Thursday, November 19, 2020



The new ALPHA HOPPER record, "Alpha Hex Index", officially comes out tomorrow, 11/20/2020.  However, if you just can't wait that long you can stream the whole thing now over at Ghettoblaster Magazine!

*Just as an update, there has been a minor delay with the actual records and they will be shipping in a couple weeks (a bonus being I live just a couple miles from the pressing plant so as soon as they are done I can get them and send them out!).  However, all pre-orders will receive their digital downloads on time and CD orders have also shipped already.  All other digital platforms should have the record up on time as well.

In the meantime, don't hesitate to check out "Alpha Hex Index" and then grab yourself a copy!  Get it HERE.

Tuesday, November 10, 2020


Can we all breathe just a little bit now? Seriously. Some of this stuff has been sitting around for a minute and if it wasn't super apparent I've kind of had my hands full with label stuff lately so sorry not to be impeccably consistent with the reviews. But here we are and here you go. So late fall entries for your attention.



Boy, talk about an apt band name for 2020.  If hardcore punk attempts to be underground and outside mainstream comprehension then these cats failed miserably at a moniker that only a select few can relate to.  On-the-nose name aside, this is what happens when a couple Fight Amp dudes start yet another band with the intention of taking attitudes from their regular crop of noise-drenched scum rock outfits and apply it to cranking out a hardcore tape in the space of probably a couple drunken afternoons spent together.  There’s nothing wrong with writing some fast-as-fuck jams on the fly and still sounding rad because you’ve been grinding it out for decades in other groups.  Four songs, a little over eight minutes, what else do you need to know?  Go fast, get fucked up. (Knife Hits)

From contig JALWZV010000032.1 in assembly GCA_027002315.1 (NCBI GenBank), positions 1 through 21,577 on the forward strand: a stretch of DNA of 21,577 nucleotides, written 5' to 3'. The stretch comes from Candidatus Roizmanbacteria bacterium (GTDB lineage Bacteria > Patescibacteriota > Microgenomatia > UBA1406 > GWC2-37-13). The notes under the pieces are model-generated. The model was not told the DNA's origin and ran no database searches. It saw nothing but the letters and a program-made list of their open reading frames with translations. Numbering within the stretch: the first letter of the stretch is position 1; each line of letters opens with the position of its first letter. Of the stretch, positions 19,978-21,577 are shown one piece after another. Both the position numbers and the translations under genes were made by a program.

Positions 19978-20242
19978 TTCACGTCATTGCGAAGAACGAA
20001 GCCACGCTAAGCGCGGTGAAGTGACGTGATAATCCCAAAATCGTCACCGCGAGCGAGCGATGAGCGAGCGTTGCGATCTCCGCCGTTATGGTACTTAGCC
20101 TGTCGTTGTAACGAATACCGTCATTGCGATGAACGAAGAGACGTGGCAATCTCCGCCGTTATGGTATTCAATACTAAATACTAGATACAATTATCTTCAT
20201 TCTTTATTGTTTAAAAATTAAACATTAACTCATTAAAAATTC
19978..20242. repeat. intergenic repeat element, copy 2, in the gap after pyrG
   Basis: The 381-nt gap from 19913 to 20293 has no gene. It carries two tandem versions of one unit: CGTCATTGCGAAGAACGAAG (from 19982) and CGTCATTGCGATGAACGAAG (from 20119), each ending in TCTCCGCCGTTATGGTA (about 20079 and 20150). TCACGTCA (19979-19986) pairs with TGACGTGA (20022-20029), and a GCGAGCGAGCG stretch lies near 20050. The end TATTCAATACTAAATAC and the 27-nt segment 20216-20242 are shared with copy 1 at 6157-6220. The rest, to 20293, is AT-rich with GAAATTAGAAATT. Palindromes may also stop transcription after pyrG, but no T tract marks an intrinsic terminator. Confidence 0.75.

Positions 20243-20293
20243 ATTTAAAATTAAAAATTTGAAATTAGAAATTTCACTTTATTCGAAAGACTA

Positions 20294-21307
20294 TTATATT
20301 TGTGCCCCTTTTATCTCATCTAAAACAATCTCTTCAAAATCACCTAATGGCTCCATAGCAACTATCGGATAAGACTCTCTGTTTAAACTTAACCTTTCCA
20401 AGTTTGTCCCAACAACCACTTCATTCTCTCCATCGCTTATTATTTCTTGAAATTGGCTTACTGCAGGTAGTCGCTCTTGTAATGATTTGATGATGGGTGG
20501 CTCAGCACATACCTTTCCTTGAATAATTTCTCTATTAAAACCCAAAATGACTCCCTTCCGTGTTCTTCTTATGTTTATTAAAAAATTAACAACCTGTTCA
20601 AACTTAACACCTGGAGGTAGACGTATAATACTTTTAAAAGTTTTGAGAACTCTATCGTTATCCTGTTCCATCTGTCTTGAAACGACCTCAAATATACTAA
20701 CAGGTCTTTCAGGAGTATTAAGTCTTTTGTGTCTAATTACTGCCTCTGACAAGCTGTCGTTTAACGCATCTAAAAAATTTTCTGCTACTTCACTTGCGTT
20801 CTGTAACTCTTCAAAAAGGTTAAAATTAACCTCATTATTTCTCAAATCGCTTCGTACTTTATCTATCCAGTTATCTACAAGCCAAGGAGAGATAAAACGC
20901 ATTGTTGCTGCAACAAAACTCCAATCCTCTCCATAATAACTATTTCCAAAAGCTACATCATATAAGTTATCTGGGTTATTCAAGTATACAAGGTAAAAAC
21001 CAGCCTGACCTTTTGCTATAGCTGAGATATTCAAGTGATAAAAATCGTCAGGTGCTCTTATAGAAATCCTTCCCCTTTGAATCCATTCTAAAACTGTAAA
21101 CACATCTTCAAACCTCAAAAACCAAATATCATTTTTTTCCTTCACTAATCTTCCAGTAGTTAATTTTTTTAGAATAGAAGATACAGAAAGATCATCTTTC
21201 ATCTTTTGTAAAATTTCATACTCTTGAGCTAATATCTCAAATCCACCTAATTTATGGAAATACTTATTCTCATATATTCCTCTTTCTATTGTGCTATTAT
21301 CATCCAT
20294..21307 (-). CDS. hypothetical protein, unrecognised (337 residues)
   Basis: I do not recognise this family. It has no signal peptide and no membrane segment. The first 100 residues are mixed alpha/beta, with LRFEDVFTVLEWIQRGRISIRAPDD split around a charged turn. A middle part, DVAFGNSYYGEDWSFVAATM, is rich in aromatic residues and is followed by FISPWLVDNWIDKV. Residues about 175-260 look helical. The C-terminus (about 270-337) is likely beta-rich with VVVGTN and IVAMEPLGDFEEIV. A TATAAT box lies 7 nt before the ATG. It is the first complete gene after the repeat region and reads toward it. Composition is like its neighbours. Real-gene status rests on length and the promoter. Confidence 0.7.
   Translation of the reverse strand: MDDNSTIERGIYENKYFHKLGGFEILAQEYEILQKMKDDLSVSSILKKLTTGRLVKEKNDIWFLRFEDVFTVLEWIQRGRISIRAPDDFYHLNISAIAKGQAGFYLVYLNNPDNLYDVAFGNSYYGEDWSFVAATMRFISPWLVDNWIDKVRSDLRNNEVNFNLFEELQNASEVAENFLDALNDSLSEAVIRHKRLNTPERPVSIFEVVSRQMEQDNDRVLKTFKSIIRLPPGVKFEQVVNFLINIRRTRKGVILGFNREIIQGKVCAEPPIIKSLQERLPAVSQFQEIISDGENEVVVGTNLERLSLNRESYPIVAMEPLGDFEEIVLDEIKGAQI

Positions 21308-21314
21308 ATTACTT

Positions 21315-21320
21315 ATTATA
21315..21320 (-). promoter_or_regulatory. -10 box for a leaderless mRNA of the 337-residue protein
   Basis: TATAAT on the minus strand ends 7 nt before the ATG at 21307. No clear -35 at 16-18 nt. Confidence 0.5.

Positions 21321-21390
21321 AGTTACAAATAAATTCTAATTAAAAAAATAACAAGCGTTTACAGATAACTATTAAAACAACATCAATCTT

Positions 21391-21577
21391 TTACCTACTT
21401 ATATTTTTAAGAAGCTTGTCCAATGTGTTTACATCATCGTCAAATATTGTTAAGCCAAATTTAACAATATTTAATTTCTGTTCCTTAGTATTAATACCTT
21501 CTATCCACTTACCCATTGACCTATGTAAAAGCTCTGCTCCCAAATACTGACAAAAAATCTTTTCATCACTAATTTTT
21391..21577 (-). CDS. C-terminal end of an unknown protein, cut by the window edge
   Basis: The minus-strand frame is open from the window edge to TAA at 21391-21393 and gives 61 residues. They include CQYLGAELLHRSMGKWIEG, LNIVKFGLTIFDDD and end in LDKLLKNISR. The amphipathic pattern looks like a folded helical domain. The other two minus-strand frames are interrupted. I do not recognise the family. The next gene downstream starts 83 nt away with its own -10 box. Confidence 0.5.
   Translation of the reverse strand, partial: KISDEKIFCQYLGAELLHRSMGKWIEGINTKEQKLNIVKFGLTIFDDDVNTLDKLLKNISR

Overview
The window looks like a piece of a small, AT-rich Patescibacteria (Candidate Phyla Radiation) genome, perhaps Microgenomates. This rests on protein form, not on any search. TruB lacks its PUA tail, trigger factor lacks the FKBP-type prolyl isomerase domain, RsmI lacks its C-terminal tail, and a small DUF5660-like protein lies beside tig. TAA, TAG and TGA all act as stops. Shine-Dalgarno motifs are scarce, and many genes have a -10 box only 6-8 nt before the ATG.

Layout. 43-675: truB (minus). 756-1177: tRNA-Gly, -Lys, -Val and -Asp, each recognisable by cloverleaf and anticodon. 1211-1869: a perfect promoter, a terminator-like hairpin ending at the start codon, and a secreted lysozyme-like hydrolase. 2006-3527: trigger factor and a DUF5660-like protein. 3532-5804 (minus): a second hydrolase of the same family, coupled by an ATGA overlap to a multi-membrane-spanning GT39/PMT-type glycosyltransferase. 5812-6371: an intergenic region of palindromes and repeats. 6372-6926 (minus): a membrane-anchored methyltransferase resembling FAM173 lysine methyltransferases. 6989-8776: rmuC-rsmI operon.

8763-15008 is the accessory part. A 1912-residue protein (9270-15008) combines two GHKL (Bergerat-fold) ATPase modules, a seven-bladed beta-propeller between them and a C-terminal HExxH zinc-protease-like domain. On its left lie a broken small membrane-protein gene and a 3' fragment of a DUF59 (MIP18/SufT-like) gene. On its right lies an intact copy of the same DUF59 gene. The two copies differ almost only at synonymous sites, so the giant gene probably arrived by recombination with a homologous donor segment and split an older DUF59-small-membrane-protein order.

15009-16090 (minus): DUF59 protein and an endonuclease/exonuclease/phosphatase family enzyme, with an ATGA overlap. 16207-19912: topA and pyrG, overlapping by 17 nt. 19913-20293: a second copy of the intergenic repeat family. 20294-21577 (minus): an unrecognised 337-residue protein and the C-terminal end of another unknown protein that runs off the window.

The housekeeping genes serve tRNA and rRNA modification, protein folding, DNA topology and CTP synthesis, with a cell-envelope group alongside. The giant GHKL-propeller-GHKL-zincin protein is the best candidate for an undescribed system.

BENT LIMBS, “Soft Mind”

This is a really slow burn.  Half of Blood Sun Circle has re-convened to create a body of songs that take all those slow and eerie parts they developed on their two crushing full lengths and expanded on those sorts of ideas for a full length.  I’m not going to lie, this takes awhile to get through.  It’s not full of big giant riffs, or easily digestible dirges of sound.  It moves slow.  Sure, there are some earworms to be found, and a few songs that fit into a somewhat compact format.  But the entire middle section of this record quietly, and deliberately, moves from song to song, sometimes with nary a hint that one track is ending and another is beginning.  It demands repeated listens as it takes one morose turn after another.  Not all of it excites me, or makes me want to investigate further, but I’d say at least half of it is quite enjoyable as it exercises great restraint and tension.  From a personal standpoint, I’m so accustomed to these guys coming at listeners with ungodly volume and wild energy in all their previous musical endeavors that this takes some getting used to since they’re still displaying a kind of intensity.  But it’s one that presents itself in unsettling quiet, long build-ups, and tension so thick you need a machete to cut through it all.  For fans of grey ever-present skies, or that scene in “The Neverending Story” where the horse drowns.  Seriously harsh in an epically somber sort of way.  (Drops Of Us)